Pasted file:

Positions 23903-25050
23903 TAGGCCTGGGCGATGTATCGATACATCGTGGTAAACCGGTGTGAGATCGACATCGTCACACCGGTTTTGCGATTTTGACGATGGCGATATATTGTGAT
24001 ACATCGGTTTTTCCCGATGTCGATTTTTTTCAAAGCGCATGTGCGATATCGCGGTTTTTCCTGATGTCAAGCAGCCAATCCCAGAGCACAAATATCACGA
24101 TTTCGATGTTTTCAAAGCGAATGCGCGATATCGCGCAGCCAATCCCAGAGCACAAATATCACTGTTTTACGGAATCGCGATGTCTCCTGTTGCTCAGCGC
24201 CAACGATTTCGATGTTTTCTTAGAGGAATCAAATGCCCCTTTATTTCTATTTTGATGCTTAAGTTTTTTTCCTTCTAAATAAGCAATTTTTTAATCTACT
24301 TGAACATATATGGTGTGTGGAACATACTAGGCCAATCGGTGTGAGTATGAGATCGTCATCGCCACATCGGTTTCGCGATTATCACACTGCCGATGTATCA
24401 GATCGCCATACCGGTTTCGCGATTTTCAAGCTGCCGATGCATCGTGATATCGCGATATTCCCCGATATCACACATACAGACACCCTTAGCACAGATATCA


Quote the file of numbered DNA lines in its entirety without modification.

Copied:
Positions 23903-25050
23903 TAGGCCTGGGCGATGTATCGATACATCGTGGTAAACCGGTGTGAGATCGACATCGTCACACCGGTTTTGCGATTTTGACGATGGCGATATATTGTGAT
24001 ACATCGGTTTTTCCCGATGTCGATTTTTTTCAAAGCGCATGTGCGATATCGCGGTTTTTCCTGATGTCAAGCAGCCAATCCCAGAGCACAAATATCACGA
24101 TTTCGATGTTTTCAAAGCGAATGCGCGATATCGCGCAGCCAATCCCAGAGCACAAATATCACTGTTTTACGGAATCGCGATGTCTCCTGTTGCTCAGCGC
24201 CAACGATTTCGATGTTTTCTTAGAGGAATCAAATGCCCCTTTATTTCTATTTTGATGCTTAAGTTTTTTTCCTTCTAAATAAGCAATTTTTTAATCTACT
24301 TGAACATATATGGTGTGTGGAACATACTAGGCCAATCGGTGTGAGTATGAGATCGTCATCGCCACATCGGTTTCGCGATTATCACACTGCCGATGTATCA
24401 GATCGCCATACCGGTTTCGCGATTTTCAAGCTGCCGATGCATCGTGATATCGCGATATTCCCCGATATCACACATACAGACACCCTTAGCACAGATATCA